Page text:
Here is a some recent research on the topic
"A study of more than half a million tweets, recently published in the Proceedings of the National Academy of Sciences, shows that morally outraged tweets tend to be widely retweeted within their political spheres—but rarely escape their bubbles."
"Although there’s some interaction between the two clusters, red and blue largely remain separate. Even the most moral or emotional words, it seems, aren’t powerful enough to prompt a retweet from across the aisle."
Thanks to you Russell for taking the time to wade through to find the useful content here. Hopefully more of this will get decoded before the election.
I heard the RNZ interview on Sunday that seemed very hopeful that change is now possible. Professors Ann Fordham and Fiona Measham
"They tell Wallace what needs to change and why Portugal is a role model. "
Also in other news I recently watched the Ken Burns documentary on Prohibition. It made the point that during prohibition it was easier to get a drink than before then and even more fascinating that the whole prohibition so influenced a generation in their attitudes to the law and the whole social dynamic. Not a perfect parallel but close enough to repay some attention by policy makers and anyone interested in law reform.
Lets hope some of that comes out in public :)
A tone deaf government who are walking blindfolded and still no traction from the opposition :)
Now if only Labour could stop throwing themselves under the bus this is a gift for them in them in the lead up to elections. In longer term narrative the wheels are falling off National everywhere.
Perhaps one more swamp Kauri story might help and whatever did happen to that Northland MP….
Perhaps a bit too much detail but this might be of interest to some. What is significant is Ella herself taking part in the process.
The Spinoff Exclusive: Lorde explains the backstory behind every song on her new album By Henry Oliver | Music Editor
Thanks Rosemary - I think "demand management" was exactly what I overheard. The apparent staff bonuses for doing that was the surprise.
The relevance of all of this to health care is that that same context applies.
The irony of all this penny pinching is that having diseases like this in the community actually cost more than treatment ever does. Even when people get the tests and find out what the the options are it is still not easy to access help even for the most savvy of us.
Sometimes even getting a diagnosis is blocked or made difficult because of the possibility of expensive treatment. Especially if there is a social stigma.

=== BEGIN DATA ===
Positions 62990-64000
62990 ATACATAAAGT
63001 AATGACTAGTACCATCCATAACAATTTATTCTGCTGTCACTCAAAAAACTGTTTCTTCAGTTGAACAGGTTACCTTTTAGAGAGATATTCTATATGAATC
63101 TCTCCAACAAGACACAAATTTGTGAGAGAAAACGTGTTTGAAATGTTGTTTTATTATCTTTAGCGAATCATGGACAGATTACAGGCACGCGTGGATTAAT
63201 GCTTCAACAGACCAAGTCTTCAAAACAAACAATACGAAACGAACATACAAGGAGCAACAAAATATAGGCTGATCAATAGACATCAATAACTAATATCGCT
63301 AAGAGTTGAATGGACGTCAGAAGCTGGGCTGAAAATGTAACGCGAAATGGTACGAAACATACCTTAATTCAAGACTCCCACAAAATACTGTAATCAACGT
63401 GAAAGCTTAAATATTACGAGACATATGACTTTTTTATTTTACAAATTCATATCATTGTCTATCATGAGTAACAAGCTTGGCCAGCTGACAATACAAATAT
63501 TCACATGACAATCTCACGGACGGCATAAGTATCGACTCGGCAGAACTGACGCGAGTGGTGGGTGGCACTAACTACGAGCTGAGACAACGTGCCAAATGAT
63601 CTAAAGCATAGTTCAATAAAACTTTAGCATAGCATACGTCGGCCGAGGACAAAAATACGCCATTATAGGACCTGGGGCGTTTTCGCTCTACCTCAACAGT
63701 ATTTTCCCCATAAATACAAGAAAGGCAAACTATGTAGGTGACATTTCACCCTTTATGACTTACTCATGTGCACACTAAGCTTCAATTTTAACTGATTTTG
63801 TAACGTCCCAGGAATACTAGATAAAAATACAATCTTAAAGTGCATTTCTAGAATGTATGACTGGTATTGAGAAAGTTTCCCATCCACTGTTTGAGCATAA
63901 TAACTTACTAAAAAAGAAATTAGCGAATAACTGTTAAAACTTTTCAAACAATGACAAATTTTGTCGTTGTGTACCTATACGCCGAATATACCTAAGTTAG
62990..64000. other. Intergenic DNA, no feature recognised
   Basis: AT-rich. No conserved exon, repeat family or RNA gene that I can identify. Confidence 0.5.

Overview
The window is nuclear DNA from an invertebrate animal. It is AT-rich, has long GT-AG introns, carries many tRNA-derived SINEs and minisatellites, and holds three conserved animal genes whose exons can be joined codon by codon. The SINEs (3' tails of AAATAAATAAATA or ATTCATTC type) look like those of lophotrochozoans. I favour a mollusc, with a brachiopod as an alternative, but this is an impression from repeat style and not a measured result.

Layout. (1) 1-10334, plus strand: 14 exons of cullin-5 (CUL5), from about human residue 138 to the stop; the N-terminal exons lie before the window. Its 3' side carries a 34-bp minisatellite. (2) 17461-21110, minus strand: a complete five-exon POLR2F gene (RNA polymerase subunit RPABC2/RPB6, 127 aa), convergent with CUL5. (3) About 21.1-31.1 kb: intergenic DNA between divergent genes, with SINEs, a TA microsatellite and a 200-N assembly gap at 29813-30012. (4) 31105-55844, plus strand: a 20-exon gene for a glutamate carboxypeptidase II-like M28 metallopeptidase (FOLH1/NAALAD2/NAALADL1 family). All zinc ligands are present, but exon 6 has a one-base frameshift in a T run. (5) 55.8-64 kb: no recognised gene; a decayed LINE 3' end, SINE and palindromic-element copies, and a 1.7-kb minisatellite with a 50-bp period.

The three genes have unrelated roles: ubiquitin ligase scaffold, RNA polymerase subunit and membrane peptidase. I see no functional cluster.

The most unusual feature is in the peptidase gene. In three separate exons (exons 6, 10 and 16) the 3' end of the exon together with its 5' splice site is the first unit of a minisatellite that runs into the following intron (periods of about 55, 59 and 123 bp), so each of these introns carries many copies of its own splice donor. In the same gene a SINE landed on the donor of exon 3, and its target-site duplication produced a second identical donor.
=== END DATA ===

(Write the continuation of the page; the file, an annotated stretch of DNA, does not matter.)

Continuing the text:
In the weekend I heard overheard a conversation between two social workers. This took place in a public area and while they didn’t identify anyone by name it was a bit scary.
The story was that someone was entitled to help with accomodation and that included various allowances. They had tried to claim before but this time went along with one of the social workers. Their request was granted but it was made clear that it was because of the presence of the social worker.
That social worker said that even though their “client” was entitled to help – the agency that person went to would get some kind of bonus if they were able to limit or prevent the claiming of the benefit entitlements.
It was like the PR line was – the government is here to help you but if the internal policies of the agency could limit or even prevent access – that is their real policy.
I understand that rationing of services is a reality but surely we all deserve a much more transparent accountability of the true costs of denying help?
Last week I had to drive to an after work hours project. Normally it takes me 5-10 mins. It took 1 and a quarter hours. I had allowed 20 mins which was triple the usual time but there was an extra wide crane truck blocking all of a lane and then some plus other traffic delays I didn’t see. It seems to me that driving anywhere in Auckland during rush hour is almost impossible.
Commuting by car is not an option and I’d guess bus is not very good for similar reasons. The train is good but until the CRL comes online it is very limited and frustratingly slow.
Good luck to anyone who thinks they can buy on the city outskirts and commute. The only viable option is to remote work and / or move to another city or town in my view.
All of these property stories are just click bait to help out the advertising department at the Herald. I use Ben Torkington’s Chrome extension and it identifies the source of click bait stories. These ones just get labelled property.
What I dislike about the property stories is that when it matter no real investigation is done. Fletcher Building said in February that their profit forecasts were correct. A matter of weeks later they did a write down of more than 100m.
We never got anything really from the Herald on how such a thing could happen. It is hinted at reasons in other stories but property advertisers are one of the few remaining “rivers of gold” left from the classified department.
For the past couple of years I have been ignoring the home page and hoping there are some useful stories in the business or tech sections. Really hard to find any content in the Herald that is useful to me. Stuff looks to be worse and so the StuffME merger discussions continue.
I was at my local Foursquare yesterday when they were closing up. They had dozens of newspapers they were trashing. Even offered me a free one. I declined.